“Cloudy” is a 2D animated short film about a young woman who often finds herself daydreaming. As the frequency of her fantasies increases, she begins losing control of them. The line between reality and fantasy is no longer clear as the two start to blend together. The animation utilizes the style of liquid motion animation to create a fantastical atmosphere that shows the transition between reality and daydreams. The short film is supported by collateral material.
Progress during the semester was documented every week in a process book, which includes a project proposal, research, visual inspiration, production plans, sketches, and more. The project website was also updated throughout the semester to reflect some of the progress being made on the movie itself. The website can be accessed here.
The trailer for "Cloudy" briefly shows a few scenes from the animation.
Concept art created for the animation primarily shows the character while she is daydreaming and interacting with her inner worlds. The color palette in her fantasies is colorful and saturated, relying more on blues, purples, and pinks. In contrast, as seen in the fourth image where reality and daydream collide, the real world is desaturated and uses mostly tints and shades of grey/brown. The last two illustrations also show the use of liquid motion in transitions and in the movements of the drips of color present throughout the animation.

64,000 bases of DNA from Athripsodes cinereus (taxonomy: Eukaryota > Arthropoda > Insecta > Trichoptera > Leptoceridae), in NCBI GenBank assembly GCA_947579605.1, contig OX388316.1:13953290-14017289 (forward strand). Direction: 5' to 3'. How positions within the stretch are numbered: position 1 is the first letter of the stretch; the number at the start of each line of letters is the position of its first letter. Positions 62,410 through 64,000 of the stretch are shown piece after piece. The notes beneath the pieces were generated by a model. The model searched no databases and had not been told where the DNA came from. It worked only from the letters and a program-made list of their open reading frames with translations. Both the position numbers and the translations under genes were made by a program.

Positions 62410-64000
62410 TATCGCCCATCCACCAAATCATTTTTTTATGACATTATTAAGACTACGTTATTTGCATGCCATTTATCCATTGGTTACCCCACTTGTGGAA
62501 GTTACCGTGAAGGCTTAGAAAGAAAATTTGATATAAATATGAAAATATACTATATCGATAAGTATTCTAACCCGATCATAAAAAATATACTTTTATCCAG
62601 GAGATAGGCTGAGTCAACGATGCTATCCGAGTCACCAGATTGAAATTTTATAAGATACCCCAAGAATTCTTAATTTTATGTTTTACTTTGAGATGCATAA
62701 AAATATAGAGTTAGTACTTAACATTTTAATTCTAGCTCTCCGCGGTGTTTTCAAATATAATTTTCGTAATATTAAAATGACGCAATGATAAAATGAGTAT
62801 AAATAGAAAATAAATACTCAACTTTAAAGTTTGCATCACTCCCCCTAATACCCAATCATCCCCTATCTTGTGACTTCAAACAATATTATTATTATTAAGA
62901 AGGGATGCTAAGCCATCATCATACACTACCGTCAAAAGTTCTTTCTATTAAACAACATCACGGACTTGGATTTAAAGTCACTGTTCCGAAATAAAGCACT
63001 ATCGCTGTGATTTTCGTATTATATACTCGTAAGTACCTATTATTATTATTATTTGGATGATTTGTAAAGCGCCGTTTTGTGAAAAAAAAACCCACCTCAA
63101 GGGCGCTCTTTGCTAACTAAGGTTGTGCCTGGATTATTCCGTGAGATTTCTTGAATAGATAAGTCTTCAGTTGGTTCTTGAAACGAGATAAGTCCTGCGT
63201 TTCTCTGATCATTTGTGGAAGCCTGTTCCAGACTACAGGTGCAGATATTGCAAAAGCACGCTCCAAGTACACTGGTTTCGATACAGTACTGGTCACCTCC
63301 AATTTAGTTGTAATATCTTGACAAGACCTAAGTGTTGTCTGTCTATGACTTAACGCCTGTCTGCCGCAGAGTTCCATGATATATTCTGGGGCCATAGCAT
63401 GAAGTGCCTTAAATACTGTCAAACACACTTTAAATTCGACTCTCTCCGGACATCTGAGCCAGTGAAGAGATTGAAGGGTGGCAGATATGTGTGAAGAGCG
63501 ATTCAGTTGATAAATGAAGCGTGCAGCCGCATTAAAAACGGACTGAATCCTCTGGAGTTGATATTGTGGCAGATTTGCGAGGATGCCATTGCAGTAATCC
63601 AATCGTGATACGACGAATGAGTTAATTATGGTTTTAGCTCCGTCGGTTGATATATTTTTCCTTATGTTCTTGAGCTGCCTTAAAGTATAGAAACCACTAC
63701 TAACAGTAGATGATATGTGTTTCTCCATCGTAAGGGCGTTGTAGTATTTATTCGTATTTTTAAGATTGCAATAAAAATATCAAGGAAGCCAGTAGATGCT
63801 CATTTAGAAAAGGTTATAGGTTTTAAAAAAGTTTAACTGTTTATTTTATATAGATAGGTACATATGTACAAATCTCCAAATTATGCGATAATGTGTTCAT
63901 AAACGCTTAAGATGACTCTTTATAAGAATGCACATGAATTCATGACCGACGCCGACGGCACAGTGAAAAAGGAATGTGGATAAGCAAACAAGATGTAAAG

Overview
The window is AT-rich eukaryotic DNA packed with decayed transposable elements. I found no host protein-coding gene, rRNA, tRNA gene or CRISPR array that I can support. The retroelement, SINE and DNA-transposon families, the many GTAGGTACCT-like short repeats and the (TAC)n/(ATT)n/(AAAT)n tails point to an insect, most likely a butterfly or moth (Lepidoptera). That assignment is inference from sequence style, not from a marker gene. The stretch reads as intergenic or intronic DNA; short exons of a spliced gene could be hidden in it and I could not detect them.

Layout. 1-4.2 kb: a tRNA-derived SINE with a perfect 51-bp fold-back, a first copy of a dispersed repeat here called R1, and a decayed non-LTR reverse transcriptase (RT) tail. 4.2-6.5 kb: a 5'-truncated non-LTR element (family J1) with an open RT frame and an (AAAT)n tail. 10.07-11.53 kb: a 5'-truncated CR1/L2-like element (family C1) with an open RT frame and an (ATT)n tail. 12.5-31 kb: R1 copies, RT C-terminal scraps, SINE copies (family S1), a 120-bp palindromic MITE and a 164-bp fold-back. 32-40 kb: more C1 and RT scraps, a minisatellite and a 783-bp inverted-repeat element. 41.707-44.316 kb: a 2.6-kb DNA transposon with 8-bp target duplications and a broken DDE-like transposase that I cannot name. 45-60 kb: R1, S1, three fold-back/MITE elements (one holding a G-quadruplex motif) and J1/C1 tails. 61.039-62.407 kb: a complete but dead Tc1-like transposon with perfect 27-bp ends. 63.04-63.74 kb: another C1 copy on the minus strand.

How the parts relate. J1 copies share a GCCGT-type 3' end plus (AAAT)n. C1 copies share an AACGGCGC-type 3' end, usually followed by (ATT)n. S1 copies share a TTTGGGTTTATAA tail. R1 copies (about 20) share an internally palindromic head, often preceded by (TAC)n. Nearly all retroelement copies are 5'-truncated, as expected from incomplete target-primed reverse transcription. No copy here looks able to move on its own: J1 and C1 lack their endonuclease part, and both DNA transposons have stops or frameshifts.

Bookmarks and stickers were created as part of the promotional aspect of the project. They were given out to people who were present at the thesis exhibition while it was up and open to the public for two and a half weeks.
Two 18" x 24" posters were framed and hung on both sides of the TV screen at the exhibition.
"The Art of Cloudy" is a 46-page hardcover book, measuring roughly 7" x 7". It documents different stages of creating the animated movie "Cloudy." Sections include the synopsis, character design, storyboards, concept art, animation stills, and collaterals. The final spread has a brief blurb about the artist.

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